En EspaƱol Know Your Rights
Source: Daily News
Subject: Immigration
Type: Media Coverage

City Council members pushing Bill Bratton to appoint Latino as first deputy commissioner

Councilman Antonio Reynoso (D-Williamsburg) wrote a letter — signed by him and eight other Hispanic Council members — making the demand after scrutinizing NYPD demographic data.

A group of City Council members are pushing Police Commissioner Bill Bratton to appoint a Latino person as first deputy commissioner after Rafael Piñeiro was pushed out earlier this month.

Councilman Antonio Reynoso (D-Williamsburg) wrote a letter — signed by him and eight other Hispanic Council members — making the demand after scrutinizing NYPD demographic data.

About 30% of New Yorkers are Hispanic — and they make up about 27% of the Police Department. But Latinos make up only 10% of police at the level of captain and above, Reynoso complained in the letter.

“Considering the demographics of the city and the department, this is a glaring problem,” Reynoso wrote. “We are also disappointed that there are not Latina chiefs, while there are female chiefs of every other race.”

More than a dozen groups also signed the letter, including Make the Road New York and the NYC Hispanic Chamber of Commerce.

Piñeiro, a 45-year NYPD veteran and the department’s highest-ranking Hispanic, has served as the NYPD’s No. 2 since January 2010.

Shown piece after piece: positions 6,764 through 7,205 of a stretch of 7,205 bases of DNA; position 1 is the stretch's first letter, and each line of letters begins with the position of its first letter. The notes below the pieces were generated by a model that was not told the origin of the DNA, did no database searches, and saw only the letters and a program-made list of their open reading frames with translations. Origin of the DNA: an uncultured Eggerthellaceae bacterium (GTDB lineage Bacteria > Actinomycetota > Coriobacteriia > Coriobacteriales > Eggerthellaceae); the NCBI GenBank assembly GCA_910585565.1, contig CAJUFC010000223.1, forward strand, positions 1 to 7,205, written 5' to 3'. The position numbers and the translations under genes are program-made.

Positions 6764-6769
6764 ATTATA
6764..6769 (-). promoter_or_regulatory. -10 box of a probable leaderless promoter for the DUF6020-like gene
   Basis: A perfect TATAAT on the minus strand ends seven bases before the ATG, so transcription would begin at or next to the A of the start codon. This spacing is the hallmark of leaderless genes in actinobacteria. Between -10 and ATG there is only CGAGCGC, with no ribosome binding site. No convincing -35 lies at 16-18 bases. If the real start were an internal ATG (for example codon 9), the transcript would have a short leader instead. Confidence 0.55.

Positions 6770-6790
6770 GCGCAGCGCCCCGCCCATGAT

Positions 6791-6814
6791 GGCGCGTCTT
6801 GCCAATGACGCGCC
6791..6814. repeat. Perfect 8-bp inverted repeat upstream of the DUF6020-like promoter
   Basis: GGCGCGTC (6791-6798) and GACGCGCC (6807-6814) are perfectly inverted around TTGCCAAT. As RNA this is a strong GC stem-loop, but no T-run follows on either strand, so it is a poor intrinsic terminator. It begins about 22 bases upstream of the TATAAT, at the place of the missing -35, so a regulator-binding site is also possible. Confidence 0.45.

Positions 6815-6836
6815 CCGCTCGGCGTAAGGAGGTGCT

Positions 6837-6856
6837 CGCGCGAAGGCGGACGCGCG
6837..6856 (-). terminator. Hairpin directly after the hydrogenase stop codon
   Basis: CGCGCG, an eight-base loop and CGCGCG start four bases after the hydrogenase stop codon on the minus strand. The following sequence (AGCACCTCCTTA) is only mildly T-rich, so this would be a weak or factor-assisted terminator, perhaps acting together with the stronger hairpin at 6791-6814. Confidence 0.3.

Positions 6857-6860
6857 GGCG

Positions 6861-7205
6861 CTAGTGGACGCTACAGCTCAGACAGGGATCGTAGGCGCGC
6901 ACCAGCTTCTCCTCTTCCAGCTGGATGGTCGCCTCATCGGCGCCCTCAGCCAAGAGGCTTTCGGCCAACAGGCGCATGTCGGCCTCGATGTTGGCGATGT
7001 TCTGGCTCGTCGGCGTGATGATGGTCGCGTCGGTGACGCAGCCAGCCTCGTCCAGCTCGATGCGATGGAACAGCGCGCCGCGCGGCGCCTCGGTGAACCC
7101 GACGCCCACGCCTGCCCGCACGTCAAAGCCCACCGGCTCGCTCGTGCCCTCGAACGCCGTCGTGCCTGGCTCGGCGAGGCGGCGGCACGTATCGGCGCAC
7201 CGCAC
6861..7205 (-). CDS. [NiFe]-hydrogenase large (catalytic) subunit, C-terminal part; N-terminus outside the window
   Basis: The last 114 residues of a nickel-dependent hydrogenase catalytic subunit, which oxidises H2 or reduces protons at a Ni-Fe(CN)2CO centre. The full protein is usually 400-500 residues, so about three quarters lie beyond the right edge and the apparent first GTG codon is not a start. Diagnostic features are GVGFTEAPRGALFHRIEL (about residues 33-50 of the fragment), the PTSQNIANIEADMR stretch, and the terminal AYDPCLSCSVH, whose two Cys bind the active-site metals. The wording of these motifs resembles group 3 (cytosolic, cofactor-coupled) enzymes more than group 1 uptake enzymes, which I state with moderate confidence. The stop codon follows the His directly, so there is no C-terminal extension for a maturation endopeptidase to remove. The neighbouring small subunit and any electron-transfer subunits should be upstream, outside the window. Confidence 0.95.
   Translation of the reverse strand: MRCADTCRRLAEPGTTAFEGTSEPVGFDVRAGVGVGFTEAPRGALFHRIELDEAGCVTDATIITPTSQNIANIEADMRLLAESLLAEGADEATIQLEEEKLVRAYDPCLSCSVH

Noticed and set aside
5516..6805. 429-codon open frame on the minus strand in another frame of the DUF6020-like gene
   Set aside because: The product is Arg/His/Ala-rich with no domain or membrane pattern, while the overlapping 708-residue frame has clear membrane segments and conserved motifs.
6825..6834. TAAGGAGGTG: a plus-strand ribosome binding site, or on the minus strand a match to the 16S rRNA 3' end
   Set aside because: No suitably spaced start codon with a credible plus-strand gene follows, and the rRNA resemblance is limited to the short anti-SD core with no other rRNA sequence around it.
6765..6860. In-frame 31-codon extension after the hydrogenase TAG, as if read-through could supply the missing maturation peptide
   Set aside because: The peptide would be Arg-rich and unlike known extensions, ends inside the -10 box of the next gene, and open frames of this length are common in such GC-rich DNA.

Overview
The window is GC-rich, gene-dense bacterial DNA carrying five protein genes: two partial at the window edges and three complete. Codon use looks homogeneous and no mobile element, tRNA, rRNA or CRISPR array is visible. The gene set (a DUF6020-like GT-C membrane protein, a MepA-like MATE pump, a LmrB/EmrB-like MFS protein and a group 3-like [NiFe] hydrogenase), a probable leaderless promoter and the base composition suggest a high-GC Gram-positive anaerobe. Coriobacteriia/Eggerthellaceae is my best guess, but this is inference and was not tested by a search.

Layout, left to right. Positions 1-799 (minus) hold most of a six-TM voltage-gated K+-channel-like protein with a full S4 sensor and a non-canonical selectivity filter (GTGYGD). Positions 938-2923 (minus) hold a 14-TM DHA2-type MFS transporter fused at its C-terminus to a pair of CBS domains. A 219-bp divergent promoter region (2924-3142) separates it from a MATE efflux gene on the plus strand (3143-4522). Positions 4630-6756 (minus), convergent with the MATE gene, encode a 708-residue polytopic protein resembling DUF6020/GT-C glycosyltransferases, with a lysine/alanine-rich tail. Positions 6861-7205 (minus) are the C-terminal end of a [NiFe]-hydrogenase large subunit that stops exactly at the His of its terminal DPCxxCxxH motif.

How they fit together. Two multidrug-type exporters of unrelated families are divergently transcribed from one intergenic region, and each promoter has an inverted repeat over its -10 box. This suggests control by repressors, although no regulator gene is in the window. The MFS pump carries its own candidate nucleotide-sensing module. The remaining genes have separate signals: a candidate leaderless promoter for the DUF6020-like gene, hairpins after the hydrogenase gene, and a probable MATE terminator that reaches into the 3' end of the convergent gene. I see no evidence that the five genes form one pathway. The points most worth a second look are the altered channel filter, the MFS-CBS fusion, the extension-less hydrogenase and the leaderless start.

Born in Spain and raised in Cuba, he made headlines in November when he made a public push to be appointed the city’s first Hispanic police commissioner. Mayor de Blasio gave the job to Bratton.

Piñeiro filed for retirement Sept. 15 after Bratton told him he planned to replace him as part of his fine-tuning of the force. His retirement takes effect at the end of October.

Piñeiro has not commented on his departure.

“What we would hope is in our city we would have several Latinos in high places — so that if one is let go we don’t have to make a stink,” Reynoso told the Daily News Friday.

Bratton pointed out that several more Hispanic cops will be promoted Monday to the upper echelon of the department.

“I am very conscious of attempting to find, within all minority ranks of the department, good people, capable people,” Bratton said.

Reynoso didn’t appear convinced.

“We have all of the soldiers and none of the generals,” he said.

To view the original article, click here.